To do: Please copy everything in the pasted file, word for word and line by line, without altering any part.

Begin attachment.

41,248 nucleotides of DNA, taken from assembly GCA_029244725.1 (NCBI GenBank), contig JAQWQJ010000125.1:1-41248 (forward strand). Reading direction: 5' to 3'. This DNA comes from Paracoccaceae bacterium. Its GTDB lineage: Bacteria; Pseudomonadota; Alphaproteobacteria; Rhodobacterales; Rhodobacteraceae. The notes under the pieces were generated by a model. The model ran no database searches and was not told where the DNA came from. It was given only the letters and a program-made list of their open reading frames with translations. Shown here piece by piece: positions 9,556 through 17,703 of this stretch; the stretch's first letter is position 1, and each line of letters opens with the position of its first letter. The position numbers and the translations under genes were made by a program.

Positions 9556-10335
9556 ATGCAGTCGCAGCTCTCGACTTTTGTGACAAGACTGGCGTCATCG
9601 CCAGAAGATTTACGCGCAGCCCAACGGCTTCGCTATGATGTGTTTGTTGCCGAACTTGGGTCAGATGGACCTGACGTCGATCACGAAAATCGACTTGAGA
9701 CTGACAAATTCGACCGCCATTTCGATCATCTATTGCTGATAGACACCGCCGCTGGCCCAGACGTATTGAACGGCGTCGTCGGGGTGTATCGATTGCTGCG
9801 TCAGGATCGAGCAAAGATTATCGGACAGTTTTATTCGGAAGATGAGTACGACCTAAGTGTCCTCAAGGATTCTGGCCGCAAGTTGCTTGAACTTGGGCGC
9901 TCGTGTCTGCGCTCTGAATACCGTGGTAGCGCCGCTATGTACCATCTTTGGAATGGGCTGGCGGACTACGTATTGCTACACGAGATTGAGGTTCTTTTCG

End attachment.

41,248 nucleotides of DNA, taken from assembly GCA_029244725.1 (NCBI GenBank), contig JAQWQJ010000125.1:1-41248 (forward strand). Reading direction: 5' to 3'. This DNA comes from Paracoccaceae bacterium. Its GTDB lineage: Bacteria; Pseudomonadota; Alphaproteobacteria; Rhodobacterales; Rhodobacteraceae. The notes under the pieces were generated by a model. The model ran no database searches and was not told where the DNA came from. It was given only the letters and a program-made list of their open reading frames with translations. Shown here piece by piece: positions 9,556 through 17,703 of this stretch; the stretch's first letter is position 1, and each line of letters opens with the position of its first letter. The position numbers and the translations under genes were made by a program.

Positions 9556-10335
9556 ATGCAGTCGCAGCTCTCGACTTTTGTGACAAGACTGGCGTCATCG
9601 CCAGAAGATTTACGCGCAGCCCAACGGCTTCGCTATGATGTGTTTGTTGCCGAACTTGGGTCAGATGGACCTGACGTCGATCACGAAAATCGACTTGAGA
9701 CTGACAAATTCGACCGCCATTTCGATCATCTATTGCTGATAGACACCGCCGCTGGCCCAGACGTATTGAACGGCGTCGTCGGGGTGTATCGATTGCTGCG
9801 TCAGGATCGAGCAAAGATTATCGGACAGTTTTATTCGGAAGATGAGTACGACCTAAGTGTCCTCAAGGATTCTGGCCGCAAGTTGCTTGAACTTGGGCGC
9901 TCGTGTCTGCGCTCTGAATACCGTGGTAGCGCCGCTATGTACCATCTTTGGAATGGGCTGGCGGACTACGTATTGCTACACGAGATTGAGGTTCTTTTCG